On September 29, 2017, in a speech to the National Association of Manufacturers, President Trump emphasized that the difficulty in disaster relief to Puerto Rico was in part due to its location: “This is an island surrounded by water, big water, ocean water.” Puerto Rico is located in the Caribbean Sea.
Caban, P., 2017. “Puerto Ricans as Contingent Citizens: Shifting Mandated Identities and Imperial Disjunctures.” Centro Journal, 29(1), p.238.
Clemente, R. 2017, October 24. Free Speech TV. “They want Puerto Rico without Puerto Ricans for a playground.” Retrieved from https://www.freespeech.org/stories/want-puerto-rico-without-puerto-ricans-playground-rosa-clemente/. [29 November 2017].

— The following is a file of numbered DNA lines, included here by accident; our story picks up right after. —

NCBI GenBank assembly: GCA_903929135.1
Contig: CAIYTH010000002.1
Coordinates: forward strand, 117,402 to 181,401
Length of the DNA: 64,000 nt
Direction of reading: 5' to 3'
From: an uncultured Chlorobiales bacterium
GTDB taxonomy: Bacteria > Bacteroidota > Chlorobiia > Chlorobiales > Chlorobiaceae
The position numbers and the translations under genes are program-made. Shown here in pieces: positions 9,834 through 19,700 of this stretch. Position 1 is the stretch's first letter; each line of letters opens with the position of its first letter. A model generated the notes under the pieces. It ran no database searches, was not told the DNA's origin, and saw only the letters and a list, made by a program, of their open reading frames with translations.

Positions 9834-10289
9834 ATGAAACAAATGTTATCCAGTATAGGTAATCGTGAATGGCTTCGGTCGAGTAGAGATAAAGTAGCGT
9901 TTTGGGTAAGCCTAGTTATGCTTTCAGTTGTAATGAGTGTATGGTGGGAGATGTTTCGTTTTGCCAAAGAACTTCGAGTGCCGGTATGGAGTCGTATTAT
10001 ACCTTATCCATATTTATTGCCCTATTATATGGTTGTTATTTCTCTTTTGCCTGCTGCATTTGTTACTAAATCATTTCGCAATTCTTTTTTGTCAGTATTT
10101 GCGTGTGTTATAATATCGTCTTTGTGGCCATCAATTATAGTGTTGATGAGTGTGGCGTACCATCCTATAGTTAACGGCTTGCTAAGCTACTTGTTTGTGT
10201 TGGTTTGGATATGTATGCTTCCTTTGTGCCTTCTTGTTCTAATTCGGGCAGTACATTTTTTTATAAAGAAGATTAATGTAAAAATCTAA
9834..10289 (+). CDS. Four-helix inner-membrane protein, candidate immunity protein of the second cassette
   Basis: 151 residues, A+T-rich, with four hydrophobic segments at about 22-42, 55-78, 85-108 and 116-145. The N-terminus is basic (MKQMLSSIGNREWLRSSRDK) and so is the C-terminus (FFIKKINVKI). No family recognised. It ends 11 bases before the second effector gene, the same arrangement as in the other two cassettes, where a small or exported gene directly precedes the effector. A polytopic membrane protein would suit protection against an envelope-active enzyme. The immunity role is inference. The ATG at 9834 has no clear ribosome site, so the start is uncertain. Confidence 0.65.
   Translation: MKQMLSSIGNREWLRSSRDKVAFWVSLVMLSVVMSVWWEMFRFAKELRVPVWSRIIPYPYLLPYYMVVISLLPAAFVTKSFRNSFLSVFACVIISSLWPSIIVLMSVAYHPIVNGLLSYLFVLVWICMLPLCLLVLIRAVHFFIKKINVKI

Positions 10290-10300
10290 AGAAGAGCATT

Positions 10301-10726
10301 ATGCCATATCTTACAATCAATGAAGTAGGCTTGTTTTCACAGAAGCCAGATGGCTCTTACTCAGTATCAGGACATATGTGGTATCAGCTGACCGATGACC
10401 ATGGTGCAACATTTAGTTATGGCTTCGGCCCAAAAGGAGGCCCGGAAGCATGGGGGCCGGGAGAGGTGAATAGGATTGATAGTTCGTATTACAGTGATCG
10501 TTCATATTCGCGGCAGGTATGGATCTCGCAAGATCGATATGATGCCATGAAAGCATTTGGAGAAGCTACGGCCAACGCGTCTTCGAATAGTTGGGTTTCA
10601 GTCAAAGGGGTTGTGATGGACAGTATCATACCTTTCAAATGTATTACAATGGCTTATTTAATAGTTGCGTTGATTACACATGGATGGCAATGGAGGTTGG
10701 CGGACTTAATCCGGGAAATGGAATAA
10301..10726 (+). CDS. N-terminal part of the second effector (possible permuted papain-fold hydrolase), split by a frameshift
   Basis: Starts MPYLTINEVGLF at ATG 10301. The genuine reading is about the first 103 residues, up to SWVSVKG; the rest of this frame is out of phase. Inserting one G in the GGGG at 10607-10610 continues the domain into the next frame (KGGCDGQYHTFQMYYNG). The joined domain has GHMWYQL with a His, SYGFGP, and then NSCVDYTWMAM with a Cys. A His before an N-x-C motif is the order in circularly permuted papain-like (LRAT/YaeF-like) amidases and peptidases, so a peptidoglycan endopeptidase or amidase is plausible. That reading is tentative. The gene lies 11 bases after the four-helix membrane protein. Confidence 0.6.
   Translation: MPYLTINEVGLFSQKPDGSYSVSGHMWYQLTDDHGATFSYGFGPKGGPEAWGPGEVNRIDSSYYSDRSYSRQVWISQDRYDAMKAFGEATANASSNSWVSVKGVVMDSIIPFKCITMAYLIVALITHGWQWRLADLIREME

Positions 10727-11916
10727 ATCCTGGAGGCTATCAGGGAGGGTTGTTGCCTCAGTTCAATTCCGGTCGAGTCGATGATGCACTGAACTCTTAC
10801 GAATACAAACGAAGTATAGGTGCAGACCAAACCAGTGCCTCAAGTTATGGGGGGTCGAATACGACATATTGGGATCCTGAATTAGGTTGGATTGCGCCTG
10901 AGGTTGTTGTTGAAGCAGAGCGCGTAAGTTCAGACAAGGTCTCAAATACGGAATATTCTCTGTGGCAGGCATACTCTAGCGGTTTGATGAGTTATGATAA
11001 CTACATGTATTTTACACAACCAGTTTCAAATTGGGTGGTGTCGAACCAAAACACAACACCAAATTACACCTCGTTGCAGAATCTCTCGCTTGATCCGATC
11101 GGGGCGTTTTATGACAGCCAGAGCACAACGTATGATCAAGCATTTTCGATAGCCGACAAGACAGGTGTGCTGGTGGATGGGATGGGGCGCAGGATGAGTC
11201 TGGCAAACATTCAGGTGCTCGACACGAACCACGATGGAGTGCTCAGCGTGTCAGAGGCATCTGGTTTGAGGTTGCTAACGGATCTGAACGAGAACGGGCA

Dropp, K. and Nyhan, B. 2017, September 26. New York Times. “Nearly Half of Americans Don’t Know Puerto Ricans Are Fellow Citizens.” Retrieved from https://www.nytimes.com/2017/09/26/upshot/nearly-half-of-americans-dont-know-people-in-puerto-ricoans-are-fellow-citizens.html. [26 November 2017].
Status PR. 2017. Government of Puerto Rico. Retrieved from www.status.pr. [26 November 2017].
Mack, D. 2017, October 9. Slate. “The strange case of Puerto Rico: How a series of Supreme Court decisions cemented the island’s second-class status.” Retrieved from http://www.slate.com/articles/news_and_politics/politics/2017/10/the_insular_cases_the_racist_supreme_court_decisions_that_cemented_puerto.html. [12 November 2017].